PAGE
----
Coca-Cola's Weak Brew

Coke's (NYSE: KO  ) at it again, folks. Finally.

Yesterday, the titan of carbonated sugar water announced that it's finally ready to get its "Ilko Coffee" partnership with Italy's illycaffe off the ground and begin moving some serious java. The disturbingly named joint venture (Ill-co? Really?), sealed in October 2007, has begun selling ready-to-drink (RTD) canned "Caffe," "Cappuccino," and "Latte Macchiato," aiming to tap into what Coca-Cola describes as a $16 billion global RTD coffee market -- which has been growing at better than 10% per year.

The numbers certainly sound attractive. I can see why Coke is interested. Then again, this is hardly the first time Coke has gone the coffee-drink route. It already has a coffee-flavored partnership with Caribou Coffee (Nasdaq: CBOU  ) . In 2006, it tied up with Godiva (then owned by Campbell (NYSE: CPB  ) ) to hawk packaged lattes and mochas. Prior to that, Coke bought its way into the market with a purchase of Planet Java. I can't say for sure how the Godiva and Caribou deals are working out, but I certainly haven't heard much about them -- which doesn't indicate rip-roaring success. As for Planet Java, Coke dropped that effort a few years after buying the company.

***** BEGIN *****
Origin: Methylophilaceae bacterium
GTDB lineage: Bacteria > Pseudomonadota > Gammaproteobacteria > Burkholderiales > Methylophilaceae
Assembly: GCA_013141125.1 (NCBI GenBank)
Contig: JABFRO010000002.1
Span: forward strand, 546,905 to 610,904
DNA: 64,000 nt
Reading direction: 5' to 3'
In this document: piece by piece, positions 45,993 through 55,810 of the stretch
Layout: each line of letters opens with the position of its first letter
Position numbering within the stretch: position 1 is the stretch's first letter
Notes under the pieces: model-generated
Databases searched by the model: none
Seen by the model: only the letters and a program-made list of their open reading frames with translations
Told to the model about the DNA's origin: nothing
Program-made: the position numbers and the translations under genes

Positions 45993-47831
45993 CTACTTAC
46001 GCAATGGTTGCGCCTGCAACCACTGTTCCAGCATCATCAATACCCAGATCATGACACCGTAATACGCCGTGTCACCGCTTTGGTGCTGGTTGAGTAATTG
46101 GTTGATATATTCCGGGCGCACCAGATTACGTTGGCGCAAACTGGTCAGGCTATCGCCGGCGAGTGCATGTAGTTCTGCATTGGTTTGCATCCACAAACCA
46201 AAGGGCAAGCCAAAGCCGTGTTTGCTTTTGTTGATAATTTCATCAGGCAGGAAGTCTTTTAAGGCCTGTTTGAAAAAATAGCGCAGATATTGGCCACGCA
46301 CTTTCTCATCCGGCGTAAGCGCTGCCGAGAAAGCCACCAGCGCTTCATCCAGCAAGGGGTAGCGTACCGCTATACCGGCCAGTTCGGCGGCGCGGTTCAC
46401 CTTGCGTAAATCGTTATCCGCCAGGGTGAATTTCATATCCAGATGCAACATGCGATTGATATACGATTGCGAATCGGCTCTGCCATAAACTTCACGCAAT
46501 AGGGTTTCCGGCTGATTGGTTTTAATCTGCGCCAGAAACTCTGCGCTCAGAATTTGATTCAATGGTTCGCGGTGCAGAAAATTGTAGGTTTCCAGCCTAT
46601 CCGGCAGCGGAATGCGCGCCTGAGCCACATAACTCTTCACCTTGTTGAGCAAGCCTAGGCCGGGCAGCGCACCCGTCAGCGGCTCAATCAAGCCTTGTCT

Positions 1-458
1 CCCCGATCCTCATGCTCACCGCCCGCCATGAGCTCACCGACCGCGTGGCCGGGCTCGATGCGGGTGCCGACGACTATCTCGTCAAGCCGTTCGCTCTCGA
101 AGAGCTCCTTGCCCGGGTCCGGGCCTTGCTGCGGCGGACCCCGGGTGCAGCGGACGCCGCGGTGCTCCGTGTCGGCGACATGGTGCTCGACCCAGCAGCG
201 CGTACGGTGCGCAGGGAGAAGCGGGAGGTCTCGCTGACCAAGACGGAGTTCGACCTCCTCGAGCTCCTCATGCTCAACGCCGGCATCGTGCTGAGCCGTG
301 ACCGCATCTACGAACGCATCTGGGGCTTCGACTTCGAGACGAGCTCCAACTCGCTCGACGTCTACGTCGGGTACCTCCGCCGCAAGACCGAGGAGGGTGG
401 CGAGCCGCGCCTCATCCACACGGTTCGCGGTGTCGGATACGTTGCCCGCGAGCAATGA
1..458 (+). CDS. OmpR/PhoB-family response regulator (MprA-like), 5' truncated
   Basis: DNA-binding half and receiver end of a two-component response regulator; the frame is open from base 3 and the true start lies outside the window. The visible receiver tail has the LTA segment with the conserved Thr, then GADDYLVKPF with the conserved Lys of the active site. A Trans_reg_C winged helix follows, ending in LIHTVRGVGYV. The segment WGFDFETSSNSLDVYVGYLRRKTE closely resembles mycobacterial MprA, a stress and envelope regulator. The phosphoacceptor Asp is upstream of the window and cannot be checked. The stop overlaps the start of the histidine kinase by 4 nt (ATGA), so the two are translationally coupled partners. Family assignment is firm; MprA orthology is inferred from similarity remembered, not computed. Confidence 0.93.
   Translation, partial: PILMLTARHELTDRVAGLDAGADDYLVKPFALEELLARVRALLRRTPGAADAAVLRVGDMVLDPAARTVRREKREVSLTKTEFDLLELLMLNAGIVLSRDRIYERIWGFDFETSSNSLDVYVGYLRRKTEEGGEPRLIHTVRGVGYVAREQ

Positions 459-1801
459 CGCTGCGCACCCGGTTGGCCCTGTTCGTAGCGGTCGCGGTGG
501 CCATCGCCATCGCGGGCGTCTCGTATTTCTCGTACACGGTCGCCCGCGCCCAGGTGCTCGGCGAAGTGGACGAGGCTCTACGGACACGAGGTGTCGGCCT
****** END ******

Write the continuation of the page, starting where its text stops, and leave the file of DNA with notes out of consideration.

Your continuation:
With so much activity, you might think Coke had this playing field all to itself, with endless opportunity to make as many mistakes as it likes -- but that couldn't be further from the truth. In fact, PepsiCo's (NYSE: PEP  ) partnership with Starbucks (Nasdaq: SBUX  ) dominates the RTD coffee market. At least in the U.S., their bottled DoubleShot, Frappuccino, and canned iced coffee products command a 90% market share. If Coke aims to break into the U.S. market with its Ilko products, it's got its work cut out for it.

That said, I see two things working in Coke's favor, assuming it doesn't flub this latest effort as it has its past attempts. First, if Coke is to challenge "Pepsibucks" stateside, it needs a hook. Partnering with U.S. coffee makers apparently had just as little success as other U.S. coffee makers have had in their own right, trying to take down Starbucks. But buddying up with an honest-to-goodness Italian firm, hailing from the homeland of espresso and cappuccino? That might give consumers enough of a reason to try the new product.

But even if Coke fails, again, to break into the U.S. RTD coffee market, there's always the rest of the world. Abroad, Coke enjoys better name recognition than Starbucks, and a broader distribution system. Pair that with a market growing at 10% per year, and even starting from zero, I think Coke could see some growth from its new venture. In short, this time, I think Coke's on the right track.

Sip on another article about Coke and a smile:


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